New nurses wanted. - page 3

I have just read a post in a Nursing Specialties forum on Staff Development that makes reference to the need to recognize and nurture new nurses because the nursing-eat-their-young attitude is so... Read More

  1. by   nurseprnRN
    Quote from Alisonisayoshi
    ... how disrespectful it is to be judgmental.
    Judgmental is not a four-letter word. Anyone is entitled to be judgmental of anything or anyone, for any reason that enters that little head.

    However, if you mouth off without being able to substantiate your claims, or you say something egregious like "I know all there is to know because I've been at it for five whole months," then your judgment may be, ummm, disrespected at least and challenged at most. Word to wise.
  2. by   rnlily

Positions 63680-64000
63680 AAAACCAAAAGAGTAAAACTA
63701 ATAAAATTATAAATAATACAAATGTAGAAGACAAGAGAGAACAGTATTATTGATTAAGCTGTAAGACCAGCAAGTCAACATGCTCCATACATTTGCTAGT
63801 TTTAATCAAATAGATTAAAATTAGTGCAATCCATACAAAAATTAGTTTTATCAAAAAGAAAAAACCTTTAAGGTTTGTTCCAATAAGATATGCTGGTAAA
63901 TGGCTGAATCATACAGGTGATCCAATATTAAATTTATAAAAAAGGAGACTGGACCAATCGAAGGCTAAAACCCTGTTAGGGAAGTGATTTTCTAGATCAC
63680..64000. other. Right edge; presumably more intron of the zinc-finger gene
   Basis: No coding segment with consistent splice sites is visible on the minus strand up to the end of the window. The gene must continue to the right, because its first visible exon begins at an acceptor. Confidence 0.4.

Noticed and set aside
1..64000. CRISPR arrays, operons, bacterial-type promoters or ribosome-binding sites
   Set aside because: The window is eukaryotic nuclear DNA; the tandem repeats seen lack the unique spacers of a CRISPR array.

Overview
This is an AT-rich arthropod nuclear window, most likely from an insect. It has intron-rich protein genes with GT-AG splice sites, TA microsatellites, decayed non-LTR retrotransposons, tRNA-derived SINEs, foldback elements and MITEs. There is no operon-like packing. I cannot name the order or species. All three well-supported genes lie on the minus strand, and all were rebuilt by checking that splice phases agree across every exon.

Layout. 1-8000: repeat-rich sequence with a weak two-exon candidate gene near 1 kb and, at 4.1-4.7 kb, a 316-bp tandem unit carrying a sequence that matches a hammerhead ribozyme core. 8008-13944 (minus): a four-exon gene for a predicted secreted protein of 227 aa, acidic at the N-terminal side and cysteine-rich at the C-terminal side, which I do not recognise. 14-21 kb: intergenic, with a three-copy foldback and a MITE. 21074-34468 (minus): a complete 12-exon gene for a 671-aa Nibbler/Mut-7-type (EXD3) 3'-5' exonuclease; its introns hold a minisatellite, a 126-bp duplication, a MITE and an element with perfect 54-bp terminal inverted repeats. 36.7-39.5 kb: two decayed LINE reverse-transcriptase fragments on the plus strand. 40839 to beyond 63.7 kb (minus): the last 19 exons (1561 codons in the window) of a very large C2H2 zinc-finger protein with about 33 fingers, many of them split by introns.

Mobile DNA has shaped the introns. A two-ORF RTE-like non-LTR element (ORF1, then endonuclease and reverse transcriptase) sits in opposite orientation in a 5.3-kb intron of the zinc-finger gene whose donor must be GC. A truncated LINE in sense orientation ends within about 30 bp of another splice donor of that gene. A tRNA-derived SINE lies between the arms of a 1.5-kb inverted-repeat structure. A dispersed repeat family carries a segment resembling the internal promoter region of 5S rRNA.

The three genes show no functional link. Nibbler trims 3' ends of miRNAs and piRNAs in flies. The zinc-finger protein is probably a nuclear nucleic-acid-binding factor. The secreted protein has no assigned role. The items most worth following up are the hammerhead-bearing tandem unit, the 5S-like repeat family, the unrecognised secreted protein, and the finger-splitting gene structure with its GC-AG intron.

when I was in nursing school, I bent over backwards to be kind and respectful to the experienced nurses (when they were precepting me, I even offered to run and get them coffee if they really needed it, on occasion). Always thanked them for their time, told them I respected their experience and input, and I was eager to learn anything they showed me. At the end of all my clinicals, my instructors gave me glowing reports about my motivation and professionalism, and one said that many of the other nurses said I was "Just lovely." and "A pleasure to work with." My clinical group was also kind and professional. None of us ever talked back or got into power games. However, there were other people in my graduating class who were rude and disrespectful. When asked to do dirty work, like changing diapers or bathe patients, some actually refused, saying "I'm going to be a nurse practitioner. I don't have to learn how to do that." Some of the rudeness of my classmates was just legendary. I even overheard of couple of my classmates MAKING FUN OF A PATIENT WHO WAS ON A VENTILATOR. they were mocking the choking sound he made. So guess what came about from all of this? Some of those rude, arrogant classmates that I heard about? They all got jobs. Mostly from the hospitals where they did internships. I also did an internship at a hospital (where, again, I bent over backward to help out the nursing team as a whole. I learned anything and everything that my preceptor showed me and I thanked all of my instructors for all the help they gave me.). I got great feedback from my preceptor. And a pat on the shoulder and a "Thank you so much for all your hard work. Good luck finding a job." I'm still unemployed. I've been out of nursing school for 9 months. Nothing. Absolutely nothing. I contacted every nurse who ever praised me. Every instructor who told me "You're an amazing student." No one has helped me. Usually the response I get is "Try applying online." As if the 700 or so online applications I've sent out haven't been enough. Every time I think about the rude, mouthy students who got immediate job offers, it really burns me up. Some of these people even made fun of children with Cushing's disease (not to their face, thank heavens. After a class on hormonal disorders, some of my fellow students turned to each other and stretched out their own cheeks with their hands to imitate the round moonface the patients often had. They thought it was a laugh riot). So I got the message loud and clear: NURSING CULTURE REWARDS RUDE, AGGRESSIVE PEOPLE BECAUSE THEY'RE THE ONES WHO FIT IN WITH THE REST OF THE NURSING TEAM. When I was told that I was "sweet, kind, lovely, respectful", I was nave enough to think that this would make me a more attractive employee. Boy was I wrong. Before nursing school, I never suffered unemployment. I got work immediately out of college, and when the recession hit and laid me off from that position, I got another job right away. In both cases, the job recruiters told me they liked me because I had the right skills, and because I seemed nice and easy to work with. So when I was in nursing school, in all my youthful innocence, I thought that would get me ahead in the nursing industry as well. Nope. I looked around at everyone who got work, and I noticed the pattern: it was the most aggressive, arrogant ones who got hired. I can only guess why. Maybe nurse managers think they'll stand up to the doctors more. Maybe nurse managers look for people that they won't have any qualms about firing in case the hospital pressures them into downsizing the staff. Maybe nurse managers are worried that the nice ones are more likely to be reduced to tears and quit early. So for all of you experienced nurses who are being driven crazy by salty newbies, all I can tell you is that if I had been hired, I would never have treated you like that. I'm sorry that you don't get the respect you deserve. But I have to wonder what it is that you all are doing, collectively, to create this culture that rewards meanness and punishes kindness.